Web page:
Defense inspector general finds key Air Force space programs vulnerable to cyber attacks, sabotage
WASHINGTON — An audit by the Defense Department’s inspector general office found security cracks in the supply chain of four critical military space programs. As a result, an adversary has “opportunity to infiltrate the Air Force Space Command supply chain and sabotage, maliciously introduce an unwanted function, or otherwise compromise the design or integrity of the critical hardware, software and firmware,” said a redacted IG report released Aug. 14.
Auditors looked at the Air Force Space Command’s supply chain risk management program for four systems. They conducted a detailed review of the Space Based Infrared System, and a limited review of the Air Force satellite control network, the family of advanced beyond line-of-sight terminals, and the global positioning system.
Theresa S. Hull, assistant inspector general for acquisition, contracting and sustainment, said the audit was mandated by Congress in the 2017 National Defense Authorization Act.
All four programs reviewed provide strategic capabilities to the military. The Space Based Infrared System satellites detect missile launches, space launches and nuclear detonations. The Air Force satellite control network is a global system providing command, control, and communications for space vehicles. The family of advanced beyond line‑of‑sight terminals are nuclear-survivable terminals that communicate with satellite constellations. Global Positioning System satellites provide navigation data to military and civilian users all over the world.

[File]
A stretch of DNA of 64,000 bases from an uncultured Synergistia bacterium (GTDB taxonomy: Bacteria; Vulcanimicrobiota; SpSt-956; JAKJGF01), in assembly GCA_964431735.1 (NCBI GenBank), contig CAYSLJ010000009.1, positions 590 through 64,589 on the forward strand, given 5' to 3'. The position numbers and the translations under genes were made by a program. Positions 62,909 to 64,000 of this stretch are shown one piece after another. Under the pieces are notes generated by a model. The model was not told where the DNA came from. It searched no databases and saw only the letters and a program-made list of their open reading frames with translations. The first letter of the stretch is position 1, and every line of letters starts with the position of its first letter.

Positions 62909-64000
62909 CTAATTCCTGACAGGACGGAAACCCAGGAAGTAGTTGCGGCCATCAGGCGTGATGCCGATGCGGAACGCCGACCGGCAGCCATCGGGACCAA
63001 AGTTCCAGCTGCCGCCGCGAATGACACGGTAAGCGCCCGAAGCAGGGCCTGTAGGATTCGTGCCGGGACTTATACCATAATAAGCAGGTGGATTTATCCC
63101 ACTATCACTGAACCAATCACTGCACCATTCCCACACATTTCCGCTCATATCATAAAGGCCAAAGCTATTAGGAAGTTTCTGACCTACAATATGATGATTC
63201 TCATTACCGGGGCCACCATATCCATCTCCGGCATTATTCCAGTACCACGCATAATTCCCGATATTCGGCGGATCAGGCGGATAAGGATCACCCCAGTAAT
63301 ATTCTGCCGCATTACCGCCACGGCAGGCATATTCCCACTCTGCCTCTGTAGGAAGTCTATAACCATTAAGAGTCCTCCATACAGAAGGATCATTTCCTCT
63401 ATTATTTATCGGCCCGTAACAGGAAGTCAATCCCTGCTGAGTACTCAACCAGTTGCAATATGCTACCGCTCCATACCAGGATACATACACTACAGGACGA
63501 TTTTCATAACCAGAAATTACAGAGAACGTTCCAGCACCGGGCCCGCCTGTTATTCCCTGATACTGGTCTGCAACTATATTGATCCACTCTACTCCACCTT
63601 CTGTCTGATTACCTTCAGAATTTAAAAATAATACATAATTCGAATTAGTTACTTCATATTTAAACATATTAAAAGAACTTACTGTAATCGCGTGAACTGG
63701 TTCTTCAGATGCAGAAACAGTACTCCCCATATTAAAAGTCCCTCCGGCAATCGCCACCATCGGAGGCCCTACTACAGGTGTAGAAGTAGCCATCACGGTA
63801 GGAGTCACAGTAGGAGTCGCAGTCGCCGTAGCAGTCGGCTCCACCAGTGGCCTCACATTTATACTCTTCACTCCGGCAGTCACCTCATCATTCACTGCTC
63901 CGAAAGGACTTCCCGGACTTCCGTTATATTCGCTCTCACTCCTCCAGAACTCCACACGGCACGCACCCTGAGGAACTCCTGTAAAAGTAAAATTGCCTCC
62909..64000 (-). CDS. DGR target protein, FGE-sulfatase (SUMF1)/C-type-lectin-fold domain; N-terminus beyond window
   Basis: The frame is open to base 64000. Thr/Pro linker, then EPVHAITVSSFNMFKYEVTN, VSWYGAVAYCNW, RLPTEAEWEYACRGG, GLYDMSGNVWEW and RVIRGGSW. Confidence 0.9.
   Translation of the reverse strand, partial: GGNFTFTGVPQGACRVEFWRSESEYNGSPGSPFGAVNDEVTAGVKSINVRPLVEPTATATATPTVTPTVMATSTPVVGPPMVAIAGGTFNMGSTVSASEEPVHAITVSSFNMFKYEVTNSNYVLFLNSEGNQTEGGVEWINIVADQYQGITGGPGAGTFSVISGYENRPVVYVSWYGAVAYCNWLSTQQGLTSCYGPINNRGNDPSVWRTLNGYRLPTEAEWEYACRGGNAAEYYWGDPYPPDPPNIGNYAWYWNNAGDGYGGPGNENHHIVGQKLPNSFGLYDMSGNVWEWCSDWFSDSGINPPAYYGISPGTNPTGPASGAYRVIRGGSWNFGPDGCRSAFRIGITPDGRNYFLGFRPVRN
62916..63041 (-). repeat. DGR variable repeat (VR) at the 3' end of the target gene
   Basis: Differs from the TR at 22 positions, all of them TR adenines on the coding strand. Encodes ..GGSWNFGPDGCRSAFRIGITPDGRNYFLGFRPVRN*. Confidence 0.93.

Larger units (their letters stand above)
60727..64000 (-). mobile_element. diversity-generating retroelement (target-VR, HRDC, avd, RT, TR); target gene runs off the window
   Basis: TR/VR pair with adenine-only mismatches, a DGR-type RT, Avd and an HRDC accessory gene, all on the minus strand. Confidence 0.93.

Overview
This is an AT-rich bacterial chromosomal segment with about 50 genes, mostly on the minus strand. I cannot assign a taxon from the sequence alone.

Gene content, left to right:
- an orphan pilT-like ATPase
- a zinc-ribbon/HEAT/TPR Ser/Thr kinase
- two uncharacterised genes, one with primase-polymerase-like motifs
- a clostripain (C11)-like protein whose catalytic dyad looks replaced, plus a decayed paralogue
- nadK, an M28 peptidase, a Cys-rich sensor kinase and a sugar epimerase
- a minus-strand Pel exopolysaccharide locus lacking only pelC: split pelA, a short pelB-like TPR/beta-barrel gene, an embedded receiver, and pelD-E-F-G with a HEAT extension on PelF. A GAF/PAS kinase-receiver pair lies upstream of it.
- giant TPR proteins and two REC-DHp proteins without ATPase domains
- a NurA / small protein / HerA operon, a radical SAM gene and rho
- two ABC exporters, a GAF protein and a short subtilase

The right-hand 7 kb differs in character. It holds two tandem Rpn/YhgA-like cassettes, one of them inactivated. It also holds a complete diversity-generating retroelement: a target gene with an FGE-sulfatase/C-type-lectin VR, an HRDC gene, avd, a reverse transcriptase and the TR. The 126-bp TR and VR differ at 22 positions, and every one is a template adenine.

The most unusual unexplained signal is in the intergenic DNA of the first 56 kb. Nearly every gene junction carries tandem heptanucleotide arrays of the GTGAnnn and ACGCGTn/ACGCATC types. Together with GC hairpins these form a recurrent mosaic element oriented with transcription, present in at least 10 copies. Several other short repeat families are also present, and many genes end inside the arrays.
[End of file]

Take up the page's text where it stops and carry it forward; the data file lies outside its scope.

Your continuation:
The Air Force Space Command has a program in place to manage supply chain risk for the SBIRS program but “did not fully implement DoD supply chain risk management policy,” the IG found. The command, for example, did not conduct a thorough enough analysis of all critical components and suppliers.
In the SBIRS program, the command also failed to comply with a DoD policy that requires the purchase of some specific integrated circuits from trusted suppliers using accredited processes, the IG said. There were similar concerns in the other three programs reviewed.
The supply chain extends from raw material to the finished product. It covers all phases — designing, manufacturing, producing, packaging, handling, storing, transporting, operating, maintaining and disposing.
Worries about supply chain vulnerability in weapons systems started more than a decade ago amid warnings that components and electronics used in weapon systems that are produced overseas may be vulnerable to tampering or, in the case of software, to malware. A recent report by the MITRE Corporation, “A Strategy for Supply Chain Security and Resilience in Response to the Changing Character of War,” says improved supply chain security requires actions on the part of DoD and the companies with which it does business.
“Nation-state adversaries have exploited cyber and supply chain vulnerabilities critical to U.S. security for hostile purposes,” says the MITRE report. “These include exfiltration of valuable technical data — a form of industrial espionage — attacks on control systems used for critical infrastructure, manufacturing, and weapons systems.”
MITRE suggests all national security and intelligence agencies should form a “whole-of-government national supply chain intelligence center.”
Pentagon policies require all defense organizations to identify “critical” information and communications technology components, purchase those components from trusted suppliers, and test and evaluate these components for malicious threats. DoD can also hold prime contractors accountable for security breaches in lower tiers of the supplier base.
The agency that oversees Air Force space programs, the Air Force Space and Missile Systems Center, agreed with the finding and recommendations of the IG report and assured auditors that the Air Force Space Command will improve the supply chain risk management for the SBIRS program, conduct a detailed analysis of all critical components, improve the scrutiny of suppliers and of the testing process.
The vice commander of the Air Force Space and Missile Systems Center is responsible for reporting back to the IG and providing the documentation showing that the actions have been completed.